Welcome back to the second half of winter term! As nice as it is to walk across campus in the quiet calm of a fresh new year (ignoring the giant pounding on top of the library for the moment), it’s a comfort to see faculty and students bustling between buildings again and feel the energy of the college reignited by everyone’s return.
Over the last several weeks, I’ve been trying to read the various higher ed opinionators’ perspectives on MOOCs (Massive Open Online Courses) and the implications they foresee for colleges like Augustana. Based on what I’ve read so far, we are either going to 1) thrive without having to change a thing, 2) shrivel up and die a horrible death sometime before the end of the decade, or 3) see lots of changes that will balance each other out and leave us somewhere in the middle. In other words – no one has a clue. But this hasn’t stopped many a self-appointed Nostradami (Nostradamuses?) from rattling off a slew of statistics to make their case: the increasing number of students taking online courses, the number of schools offering online courses, the hundreds of thousands of people who sign up for MOOCs, the shifting demographics of college students, blah blah blah. After all, as these prognosticators imply, historical trends predict the future.
Except when they don’t. A recent NYT article, Sure, Big Data Is Great, But So Is Intuition, highlights the fundamental weakness in thinking that a massive collection of data gathered from individual behaviors (web-browsing, GPS tracking, social network messaging, etc.) inevitably holds the key to a brighter future. As the article puts it, “The problem is that a math model, like a metaphor, is a simplification. This type of modeling came out of the sciences, where the behavior of particles in a fluid, for example, is predictable according the laws of physics.” The article goes on to point out the implications of abiding by this false presumption, such as the catastrophic failure of financial modeling to predict the world-wide economic collapse of 2008. I particularly like the way that the article summarizes this cautionary message. “Listening to the data is important, they [experts interviewed for the article] say, but so is experience and intuition. After all, what is intuition at its best but large amounts of data of all kinds filtered through a human brain rather than a math model?”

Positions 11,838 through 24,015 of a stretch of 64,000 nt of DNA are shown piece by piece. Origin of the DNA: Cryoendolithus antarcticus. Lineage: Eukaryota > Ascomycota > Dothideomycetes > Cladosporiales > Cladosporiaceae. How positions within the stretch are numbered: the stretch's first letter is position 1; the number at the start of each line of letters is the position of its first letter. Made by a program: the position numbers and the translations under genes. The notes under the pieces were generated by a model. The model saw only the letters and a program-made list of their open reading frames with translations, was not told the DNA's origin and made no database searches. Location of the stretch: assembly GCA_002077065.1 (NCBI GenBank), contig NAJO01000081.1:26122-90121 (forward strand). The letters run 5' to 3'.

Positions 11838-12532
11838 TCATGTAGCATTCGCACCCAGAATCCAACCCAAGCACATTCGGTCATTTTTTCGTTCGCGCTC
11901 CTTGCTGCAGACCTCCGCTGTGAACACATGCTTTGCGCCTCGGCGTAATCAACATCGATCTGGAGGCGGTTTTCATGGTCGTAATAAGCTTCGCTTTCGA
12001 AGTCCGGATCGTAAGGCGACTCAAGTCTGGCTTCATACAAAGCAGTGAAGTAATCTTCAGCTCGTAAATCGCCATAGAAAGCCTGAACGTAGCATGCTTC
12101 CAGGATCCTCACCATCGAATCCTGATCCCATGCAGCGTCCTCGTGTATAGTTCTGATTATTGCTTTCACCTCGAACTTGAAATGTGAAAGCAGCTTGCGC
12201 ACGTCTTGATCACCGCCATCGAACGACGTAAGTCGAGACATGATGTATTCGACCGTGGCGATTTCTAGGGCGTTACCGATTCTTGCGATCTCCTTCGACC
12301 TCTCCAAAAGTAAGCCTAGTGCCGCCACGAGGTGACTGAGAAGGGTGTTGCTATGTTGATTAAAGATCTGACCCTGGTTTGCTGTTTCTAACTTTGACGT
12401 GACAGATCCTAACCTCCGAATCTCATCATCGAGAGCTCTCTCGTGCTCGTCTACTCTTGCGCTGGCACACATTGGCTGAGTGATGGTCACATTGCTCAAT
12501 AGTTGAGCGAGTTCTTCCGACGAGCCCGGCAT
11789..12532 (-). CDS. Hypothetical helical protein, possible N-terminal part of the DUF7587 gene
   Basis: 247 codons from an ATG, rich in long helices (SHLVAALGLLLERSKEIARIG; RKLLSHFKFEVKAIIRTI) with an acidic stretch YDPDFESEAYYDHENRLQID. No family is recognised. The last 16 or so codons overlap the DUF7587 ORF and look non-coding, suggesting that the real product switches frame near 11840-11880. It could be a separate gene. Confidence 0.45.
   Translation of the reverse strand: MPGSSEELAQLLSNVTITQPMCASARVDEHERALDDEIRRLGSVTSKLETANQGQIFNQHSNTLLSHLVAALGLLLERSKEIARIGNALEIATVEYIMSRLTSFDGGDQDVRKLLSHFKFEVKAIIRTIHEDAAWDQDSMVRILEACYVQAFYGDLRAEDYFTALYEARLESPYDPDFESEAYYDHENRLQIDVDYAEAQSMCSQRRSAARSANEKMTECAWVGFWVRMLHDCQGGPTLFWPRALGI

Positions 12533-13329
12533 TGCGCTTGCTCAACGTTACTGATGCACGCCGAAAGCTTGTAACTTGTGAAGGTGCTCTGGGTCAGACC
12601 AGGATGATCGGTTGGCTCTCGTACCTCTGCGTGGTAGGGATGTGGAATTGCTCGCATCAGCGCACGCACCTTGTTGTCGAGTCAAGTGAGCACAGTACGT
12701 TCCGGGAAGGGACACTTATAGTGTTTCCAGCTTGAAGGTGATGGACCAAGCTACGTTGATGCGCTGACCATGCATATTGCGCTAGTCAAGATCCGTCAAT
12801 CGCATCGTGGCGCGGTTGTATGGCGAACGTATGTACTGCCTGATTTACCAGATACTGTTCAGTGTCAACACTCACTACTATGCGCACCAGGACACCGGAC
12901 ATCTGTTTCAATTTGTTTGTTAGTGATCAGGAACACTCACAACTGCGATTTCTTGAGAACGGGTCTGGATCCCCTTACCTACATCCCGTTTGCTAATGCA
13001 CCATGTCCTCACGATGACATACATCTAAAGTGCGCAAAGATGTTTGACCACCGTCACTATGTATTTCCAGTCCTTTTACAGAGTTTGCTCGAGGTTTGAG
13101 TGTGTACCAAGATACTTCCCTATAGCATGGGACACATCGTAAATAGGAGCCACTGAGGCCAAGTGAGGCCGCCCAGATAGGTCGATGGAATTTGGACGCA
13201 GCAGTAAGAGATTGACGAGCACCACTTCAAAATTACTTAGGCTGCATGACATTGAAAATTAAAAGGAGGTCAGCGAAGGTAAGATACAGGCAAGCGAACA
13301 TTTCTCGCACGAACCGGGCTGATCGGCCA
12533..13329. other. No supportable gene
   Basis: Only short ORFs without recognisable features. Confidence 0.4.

This is where experience and intuition intersect with my particular interest in improvisation. When done well, improvisation is not merely random actions. Instead, good improvisation occurs when the timely distillation of experience and observation coalesces through intuition to emerge in an action that both resolves a dilemma and introduces opportunity. Improvisation is the way that we discover a new twist in our teaching that magically “just seemed to work.” Those moments aren’t about luck; they materialize when experience meets intuition meets trust meets action. Only after reflecting on what happened are we able to figure out the “why” and the “how” in order to replicate the new innovation onto which we have stumbled. Meanwhile, back in the moment, it feels like we are just “in a zone.”
Of course, improvisation is no more a guarantee of perfection than predictive modeling. That is because the belief that one can somehow achieve perfection in educating is just as flawed as the fallacy of predictive modeling. Statisticians are taught to precede findings with the phrase “all else remaining constant . . . ” But in education, that has always been the supremely ironic problem. Nothing remains constant. So situating evidence of a statistically significant finding within the the real and gnarly world of teaching and learning requires sophisticated thinking borne of extensive experience and keen intuition.
Effective improvising emerges when we are open to its possibilities – individually and collectively. It’s just a matter of letting our experience morph into intuition in a context of trust that spurs us to act. Just because big data isn’t the solution that some claim it to be doesn’t mean that we batten down the hatches, pretend that MOOCs and every other innovation in educational technology don’t exist, and keep doing what we’ve always done (only better, faster, smarter, more, more, more . . . ). Effective improvising is always preceded by intuition that is informed by some sort of data analysis. When asked why they did what they did, successful improvisers can often explain in detail the thought processes that spurred them to take a particular action or utter a particular line. In the same way, we know a lot about how our students learn and what seems to work well in extending their learning. Given that information, I believe that we have the all of the experience and knowledge to improvise successfully. We just need to flip the switch (“Lights, Action, Improv!”).
Early in the spring term, I’ll host a Friday Conversation where I’ll teach some ways to apply the principles of improvisation to our work. Some of you may remember that I did a similar session last year – although you may have repressed that memory if you were asked to volunteer for one of the improv sketches.
In the mean time, I hope you’ll open yourself up to the potential of improvisation. Enjoy your return to the daily routine. It’s good to have you back.
Make it a good day,